Christoph Oerleke helped launch the first Porsche Cayenne in 2002 and has worked on every iteration since – now as product line manager for the current car. After 25 years at Weissach, does he not fancy putting his stamp on a 911? “Not really. The Cayenne is a greater challenge for me. It has to tick so many boxes, from driving on rough terrain to a racetrack, and still be a comfortable car to use every day.”
Nowhere is this breadth of ability broader than in the plug-in E-Hybrid models, which combine mighty performance with electrified efficiency. This most practical Porsche has even won the top award for towing from the Caravan and Motorhome Club. You can’t say that about a 911.
The 470hp Cayenne E-Hybrid (£79,800) debuted earlier this year; now it’s the turn of the 519hp S (£84,400) and 739hp Turbo (£130,300). However, in the interest of consumer journalism, I’ve jumped straight into the flagship Turbo Coupe with GT Package (£154,000), which replaces the non-hybrid 640hp Turbo GT – currently the fastest SUV around the Nürburgring.
Ready for the ‘Ring
Will the Cayenne Turbo E-Hybrid with GT Package (henceforth shortened simply to ‘GT’ to preserve printing ink) attempt to break Porsche’s own ’Ring record? Christoph won’t say, but with 10mm lowered suspension, PCCB carbon-ceramic brakes, wider front wheels, optional Pirelli P Zero Corsa tyres and 100kg less weight than a regular Turbo E-Hybrid, it surely stands a good chance.
You can order your Cayenne as a square-backed SUV or more stylish Coupe – with the exception of the GT, which only comes in the sleeker body style. Both versions are roomy enough for five adults and crammed with tech, including a curved digital display for the driver and an optional screen for the front passenger: cleverly tinted so they can browse the internet or watch YouTube without distracting you from the road. The dashboard-mounted toggle for the Tiptronic S automatic gearbox doesn’t seem very ‘Porsche’, but it’s a minor quibble.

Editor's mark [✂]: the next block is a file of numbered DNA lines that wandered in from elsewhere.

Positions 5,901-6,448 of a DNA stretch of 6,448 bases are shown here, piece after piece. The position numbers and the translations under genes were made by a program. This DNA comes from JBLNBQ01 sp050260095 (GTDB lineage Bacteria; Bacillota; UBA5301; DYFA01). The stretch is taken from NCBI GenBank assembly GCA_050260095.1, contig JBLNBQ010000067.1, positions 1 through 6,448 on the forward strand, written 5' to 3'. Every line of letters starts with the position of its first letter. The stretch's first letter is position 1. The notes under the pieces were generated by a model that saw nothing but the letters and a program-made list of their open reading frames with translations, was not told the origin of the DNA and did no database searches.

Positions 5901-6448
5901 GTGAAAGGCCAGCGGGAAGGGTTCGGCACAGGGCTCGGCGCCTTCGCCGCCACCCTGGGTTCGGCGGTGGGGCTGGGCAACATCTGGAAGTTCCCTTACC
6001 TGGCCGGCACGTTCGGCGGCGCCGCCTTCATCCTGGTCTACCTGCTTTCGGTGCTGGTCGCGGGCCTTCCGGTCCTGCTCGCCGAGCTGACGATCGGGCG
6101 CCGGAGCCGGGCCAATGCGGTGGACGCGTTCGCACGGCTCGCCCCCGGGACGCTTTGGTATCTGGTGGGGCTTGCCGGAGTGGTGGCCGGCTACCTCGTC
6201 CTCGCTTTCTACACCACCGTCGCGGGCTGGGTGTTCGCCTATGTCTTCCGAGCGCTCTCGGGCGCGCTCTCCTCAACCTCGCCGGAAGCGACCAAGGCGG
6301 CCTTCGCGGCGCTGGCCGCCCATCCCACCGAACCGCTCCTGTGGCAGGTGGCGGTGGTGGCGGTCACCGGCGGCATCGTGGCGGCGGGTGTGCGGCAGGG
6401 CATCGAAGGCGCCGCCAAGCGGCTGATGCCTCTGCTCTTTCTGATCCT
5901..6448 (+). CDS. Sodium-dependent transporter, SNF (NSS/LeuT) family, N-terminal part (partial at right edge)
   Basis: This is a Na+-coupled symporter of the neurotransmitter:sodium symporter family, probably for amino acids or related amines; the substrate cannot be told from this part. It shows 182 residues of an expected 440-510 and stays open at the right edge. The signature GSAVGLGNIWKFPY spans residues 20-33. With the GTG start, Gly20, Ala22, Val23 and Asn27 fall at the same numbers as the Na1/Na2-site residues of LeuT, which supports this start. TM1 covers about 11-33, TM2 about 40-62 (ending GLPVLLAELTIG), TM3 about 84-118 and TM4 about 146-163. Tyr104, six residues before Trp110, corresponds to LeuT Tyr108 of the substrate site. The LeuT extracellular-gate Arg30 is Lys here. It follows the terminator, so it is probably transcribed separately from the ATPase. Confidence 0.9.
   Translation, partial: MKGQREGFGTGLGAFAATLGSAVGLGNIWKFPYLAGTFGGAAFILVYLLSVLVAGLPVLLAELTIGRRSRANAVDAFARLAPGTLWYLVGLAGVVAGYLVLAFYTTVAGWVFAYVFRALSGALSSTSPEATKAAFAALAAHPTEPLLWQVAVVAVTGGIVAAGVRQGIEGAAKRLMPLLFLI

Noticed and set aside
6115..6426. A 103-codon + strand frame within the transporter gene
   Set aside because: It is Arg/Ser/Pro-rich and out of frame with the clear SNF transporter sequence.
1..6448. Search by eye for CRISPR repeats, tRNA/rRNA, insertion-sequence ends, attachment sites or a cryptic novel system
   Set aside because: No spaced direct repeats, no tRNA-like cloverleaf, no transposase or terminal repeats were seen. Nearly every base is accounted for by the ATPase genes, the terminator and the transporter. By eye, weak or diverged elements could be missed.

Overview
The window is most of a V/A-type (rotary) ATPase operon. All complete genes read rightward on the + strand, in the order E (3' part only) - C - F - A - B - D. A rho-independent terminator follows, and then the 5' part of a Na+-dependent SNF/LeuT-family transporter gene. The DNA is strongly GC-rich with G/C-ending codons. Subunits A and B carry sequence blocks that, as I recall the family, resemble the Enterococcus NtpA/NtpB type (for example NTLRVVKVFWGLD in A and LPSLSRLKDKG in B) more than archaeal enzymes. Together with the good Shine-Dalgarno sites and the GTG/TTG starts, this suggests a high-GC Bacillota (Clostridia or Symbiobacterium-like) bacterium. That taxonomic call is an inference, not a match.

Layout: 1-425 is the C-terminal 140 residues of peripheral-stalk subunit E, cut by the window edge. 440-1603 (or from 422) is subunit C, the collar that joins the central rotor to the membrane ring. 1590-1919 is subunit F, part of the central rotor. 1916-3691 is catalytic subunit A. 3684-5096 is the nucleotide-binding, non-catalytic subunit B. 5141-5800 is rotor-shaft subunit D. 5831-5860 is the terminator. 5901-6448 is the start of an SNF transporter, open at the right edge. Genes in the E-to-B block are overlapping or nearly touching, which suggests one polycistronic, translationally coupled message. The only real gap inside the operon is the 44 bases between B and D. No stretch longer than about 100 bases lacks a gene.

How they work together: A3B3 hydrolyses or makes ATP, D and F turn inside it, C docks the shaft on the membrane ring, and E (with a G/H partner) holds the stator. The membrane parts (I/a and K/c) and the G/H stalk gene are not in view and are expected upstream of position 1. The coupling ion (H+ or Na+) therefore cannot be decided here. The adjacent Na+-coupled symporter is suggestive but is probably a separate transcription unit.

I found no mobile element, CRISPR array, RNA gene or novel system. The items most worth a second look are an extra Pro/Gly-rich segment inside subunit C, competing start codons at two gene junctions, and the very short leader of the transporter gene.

There is no off-roading – nor indeed caravan-towing – on today’s agenda and, while our route will eventually lead to a racetrack, I first need to escape the maelstrom of rush-hour Barcelona. Thankfully, the Cayenne’s enlarged 25.9kWh battery, which charges in 2hr 30min using a home wallbox and offers 45 miles of electric-only range, allows for calm, clean progress through the suburbs.
A heavy hitter
Heading north on dual carriageways towards the mountains of Montserrat, I switch into Sport mode and the 4.0-litre V8 engine wakes up with a baritone snarl. Aided by the ever-ready torque of the e-motor, the GT overtakes lesser traffic in an instant, its new two-chamber air suspension combining a supple ride with reassuring stability at speed.
As the roads start to buck and weave, even the GT’s standard Porsche Torque Vectoring Plus (PTV) can’t fully compensate for its 2,495kg kerb weight – some 275kg heavier than the outgoing Turbo GT, thanks to all that hybrid hardware. It’s brutally rapid and resolutely unflappable, but the sense of urgent immediacy, of driving a family-sized 911 GT3, has been eroded a little.
Ironically, at the brilliant Parcmotor Castellolí circuit, originally designed for motorcycle racing, the GT really comes into its own. Its mighty 10-piston brakes hold firm where the steel rotors of a regular Turbo start to fade, and testing the limits of grip – rarely possible on the road – reveals the benign brilliance of its chassis. Here, where most luxury SUVs would be far beyond their comfort zone, the GT is hedonistic, uproarious fun.
From wafting silently through the city to smoking sideways around a track, the GT certainly fulfils a broad brief. But I’d probably spend half the money on a standard Cayenne E-Hybrid, then buy a Cayman GTS 4.0 sports car with the change. That’s an even better way to tick every box.
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